The impact of tax reform is on the minds of many. While there are currently many unknowns, municipal issuers and conduit borrowers (collectively, “obligated persons”) should consider whether changes in tax law could impact their disclosure obligations. The Securities and Exchange Commission (“SEC”) has stated that investors consider the tax status of securities to be of great importance when making investment decisions because that status goes directly to the value of the securities. As such, it is important that obligated persons pay particular attention to proposed or future changes in tax law and consider what impact, if any, such changes may have on their disclosure obligations under the federal securities laws and existing continuing disclosure undertakings.

Discussed below are a few disclosure considerations.

  • Primary Market Disclosure: It is important that an obligated person consider, when drafting its official statement, whether to include different or more robust disclosure about proposed or future changes in tax law. In certain scenarios more robust disclosure may be appropriate, depending on the facts and circumstances. For example, under the U.S. House of Representatives tax reform legislation, more robust disclosure may be appropriate (i) if the elimination of private activity bonds will adversely affect an obligated person’s existing capital projects or plans; or (ii) if the elimination of tax-exempt advance refundings will adversely affect an obligated person’s current budget or financial condition. On the other hand, there may be scenarios where different or more robust disclosure is not appropriate. For example, disclosure provided by a municipality, in connection with tax-exempt governmental bonds, may already contemplate proposed or future changes in tax law, and the tax reform legislation may not have a material impact on the municipality’s financial condition.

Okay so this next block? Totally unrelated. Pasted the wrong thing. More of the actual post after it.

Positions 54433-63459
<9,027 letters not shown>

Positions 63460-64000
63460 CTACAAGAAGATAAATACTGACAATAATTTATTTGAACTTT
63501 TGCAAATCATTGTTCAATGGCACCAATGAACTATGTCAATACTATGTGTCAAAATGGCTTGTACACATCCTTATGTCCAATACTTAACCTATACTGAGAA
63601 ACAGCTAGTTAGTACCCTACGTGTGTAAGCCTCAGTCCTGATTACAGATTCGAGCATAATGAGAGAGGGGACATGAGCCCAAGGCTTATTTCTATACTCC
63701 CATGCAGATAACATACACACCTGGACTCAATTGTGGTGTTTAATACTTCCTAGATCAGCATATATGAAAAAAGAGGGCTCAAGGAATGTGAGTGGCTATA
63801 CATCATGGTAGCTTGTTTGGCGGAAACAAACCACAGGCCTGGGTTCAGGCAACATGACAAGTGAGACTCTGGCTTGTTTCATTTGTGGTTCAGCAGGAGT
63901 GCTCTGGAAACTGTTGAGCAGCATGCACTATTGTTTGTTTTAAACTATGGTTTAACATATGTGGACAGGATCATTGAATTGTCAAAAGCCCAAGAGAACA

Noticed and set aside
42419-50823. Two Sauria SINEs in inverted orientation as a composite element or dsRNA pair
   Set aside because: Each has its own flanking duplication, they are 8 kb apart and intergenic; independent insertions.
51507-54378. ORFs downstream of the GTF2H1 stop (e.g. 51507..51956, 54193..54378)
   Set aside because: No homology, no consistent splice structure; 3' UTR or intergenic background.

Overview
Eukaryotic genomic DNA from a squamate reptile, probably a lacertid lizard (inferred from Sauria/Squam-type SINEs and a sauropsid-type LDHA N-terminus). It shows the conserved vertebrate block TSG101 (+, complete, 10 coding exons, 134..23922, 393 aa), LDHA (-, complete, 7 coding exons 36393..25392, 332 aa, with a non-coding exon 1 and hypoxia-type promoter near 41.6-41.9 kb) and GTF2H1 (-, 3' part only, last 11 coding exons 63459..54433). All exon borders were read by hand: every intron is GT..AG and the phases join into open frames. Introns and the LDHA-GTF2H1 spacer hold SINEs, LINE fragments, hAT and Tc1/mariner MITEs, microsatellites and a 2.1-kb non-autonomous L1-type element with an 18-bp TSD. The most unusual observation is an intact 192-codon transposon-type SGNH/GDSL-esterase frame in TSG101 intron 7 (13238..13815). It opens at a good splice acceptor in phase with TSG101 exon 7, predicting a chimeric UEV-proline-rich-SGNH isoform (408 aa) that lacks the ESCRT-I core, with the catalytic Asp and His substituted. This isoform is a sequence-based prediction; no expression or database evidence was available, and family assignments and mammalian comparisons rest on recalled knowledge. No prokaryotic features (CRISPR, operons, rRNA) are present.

• Secondary Market Disclosure: With respect to event notices, there is no requirement under Rule 15c2-12 to provide notification of general events having a widespread market impact, such as a change in tax law. That said, there is a requirement to provide an event notice for other material events affecting the tax status of the municipal securities. Accordingly, it is important that an obligated person consider whether changes in tax law affect the tax status of its outstanding municipal securities and, if so, whether the related continuing disclosure agreement requires an event notice.
  • Voluntary Disclosure: An obligated person may choose to provide voluntary disclosure about changes in tax law. For example, if the consequences of tax reform eliminates direct subsidy payments that an obligated person receives for its outstanding tax credit bonds (including build America bonds, qualified school construction bonds, among others), the obligated person could consider whether to provide a voluntary notice describing the elimination of the subsidy and any related consequences. In such a case, an obligated person should consider the manner in which it will communicate with investors (e.g., investor call or EMMA filing) and the substance of the disclosure. The SEC has stated that disclosure that is reasonably expected to reach investors is subject to the antifraud provisions of the federal securities laws. As such, it is important that an obligated person and its outside professionals (e.g., bond counsel or disclosure counsel) carefully draft and review such disclosure.

While the SEC has repeatedly made clear that the obligation to ensure adequate disclosure rests primarily with the obligated person and its officials, it is equally important that regulated municipal market professionals pay particular attention to proposed or future changes in tax law to ensure compliance with federal securities laws and MSRB rules, including municipal advisors engaging in municipal advisory activities, underwriters participating in primary offerings, and brokers and dealers transacting in municipal securities.